More goodies from NPR: the Hackerspace movement was profiled on the network’s Weekend Edition program.
Most people think of a hacker as someone who breaks into computer networks, but many in the do-it-yourself movement have adopted the term for themselves. DIY hackers take everyday items and hack, or modify, them to serve new purposes. In the last few years, work spaces dedicated to their craft have been sprouting up all over North America.
In more than 70 hacker spaces in the U.S. and Canada, do-it-yourselfers are drilling, gluing, soldering and welding just about anything you can imagine. Some spaces consist of little more than a large room where they share tools and expertise, while others are equipped with expensive, computer-controlled power tools. While the focus at some hacker spaces is primarily on electronics, at others, sawdust flies and sewing machines whir as members build hybrid objects of a less technological variety. The spaces also offer learning opportunities through classes on anything from brewing beer to picking locks, and demonstrations of new contraptions.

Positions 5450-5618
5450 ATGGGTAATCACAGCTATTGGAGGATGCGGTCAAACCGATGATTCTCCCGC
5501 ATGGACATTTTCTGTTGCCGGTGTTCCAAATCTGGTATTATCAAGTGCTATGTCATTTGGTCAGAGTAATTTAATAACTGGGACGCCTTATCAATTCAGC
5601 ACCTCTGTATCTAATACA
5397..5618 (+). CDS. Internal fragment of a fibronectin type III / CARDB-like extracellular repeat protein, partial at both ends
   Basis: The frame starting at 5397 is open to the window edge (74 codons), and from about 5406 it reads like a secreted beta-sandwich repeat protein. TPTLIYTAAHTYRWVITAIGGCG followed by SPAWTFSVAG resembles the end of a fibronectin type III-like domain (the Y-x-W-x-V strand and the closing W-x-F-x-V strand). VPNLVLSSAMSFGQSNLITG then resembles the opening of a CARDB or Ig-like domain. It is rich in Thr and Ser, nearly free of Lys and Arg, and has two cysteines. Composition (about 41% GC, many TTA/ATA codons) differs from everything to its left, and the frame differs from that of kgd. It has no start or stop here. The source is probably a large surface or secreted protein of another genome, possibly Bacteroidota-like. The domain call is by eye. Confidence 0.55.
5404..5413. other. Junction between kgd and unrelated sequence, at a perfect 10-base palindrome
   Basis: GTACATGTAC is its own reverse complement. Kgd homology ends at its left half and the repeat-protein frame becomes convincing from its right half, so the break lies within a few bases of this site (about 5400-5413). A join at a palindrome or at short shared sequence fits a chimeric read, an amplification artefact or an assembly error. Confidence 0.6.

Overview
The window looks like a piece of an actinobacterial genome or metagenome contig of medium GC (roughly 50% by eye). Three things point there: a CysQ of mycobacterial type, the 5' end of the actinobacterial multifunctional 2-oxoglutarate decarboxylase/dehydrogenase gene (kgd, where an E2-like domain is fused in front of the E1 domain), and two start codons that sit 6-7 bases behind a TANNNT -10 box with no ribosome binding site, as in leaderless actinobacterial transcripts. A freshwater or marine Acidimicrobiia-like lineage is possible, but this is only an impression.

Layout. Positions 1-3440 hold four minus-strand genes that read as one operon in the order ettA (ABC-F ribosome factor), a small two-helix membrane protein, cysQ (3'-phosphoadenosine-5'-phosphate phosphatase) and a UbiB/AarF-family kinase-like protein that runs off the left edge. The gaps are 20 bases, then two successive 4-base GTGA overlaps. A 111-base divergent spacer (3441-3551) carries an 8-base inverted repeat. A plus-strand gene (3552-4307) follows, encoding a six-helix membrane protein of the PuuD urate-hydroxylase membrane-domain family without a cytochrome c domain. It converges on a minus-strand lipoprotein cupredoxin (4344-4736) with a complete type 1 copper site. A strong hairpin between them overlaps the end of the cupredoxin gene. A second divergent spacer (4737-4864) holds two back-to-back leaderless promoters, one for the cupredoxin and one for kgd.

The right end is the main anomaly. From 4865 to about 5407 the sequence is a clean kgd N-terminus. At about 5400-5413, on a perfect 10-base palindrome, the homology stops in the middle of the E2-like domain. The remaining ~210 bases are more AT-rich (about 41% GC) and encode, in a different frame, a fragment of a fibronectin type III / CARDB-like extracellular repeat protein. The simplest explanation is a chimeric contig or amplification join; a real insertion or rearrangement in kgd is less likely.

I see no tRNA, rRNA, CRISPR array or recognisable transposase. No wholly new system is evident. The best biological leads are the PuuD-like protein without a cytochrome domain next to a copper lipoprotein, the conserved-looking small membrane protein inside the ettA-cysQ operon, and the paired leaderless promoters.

Guests included Mitch Altman of Noisebridge in San Fransisco, Bre Pettis of NYC Resistor, and Jack Zylkin from Hive76 in Philly. You can listen to the stream from the main article page, or read the transcript here.
Make a robot friend with Adafruit’s CRICKIT – A Creative Robotics & Interactive Construction Kit. It’s an add-on to our popular Circuit Playground Express, FEATHER and other platforms to make and program robots with CircuitPython, MakeCode, and Arduino. Start controlling motors, servos, solenoids. You also get signal pins, capacitive touch sensors, a NeoPixel driver and amplified speaker output. It complements & extends your boards so you can still use all the goodies on the microcontroller, now you have a robotics playground as well.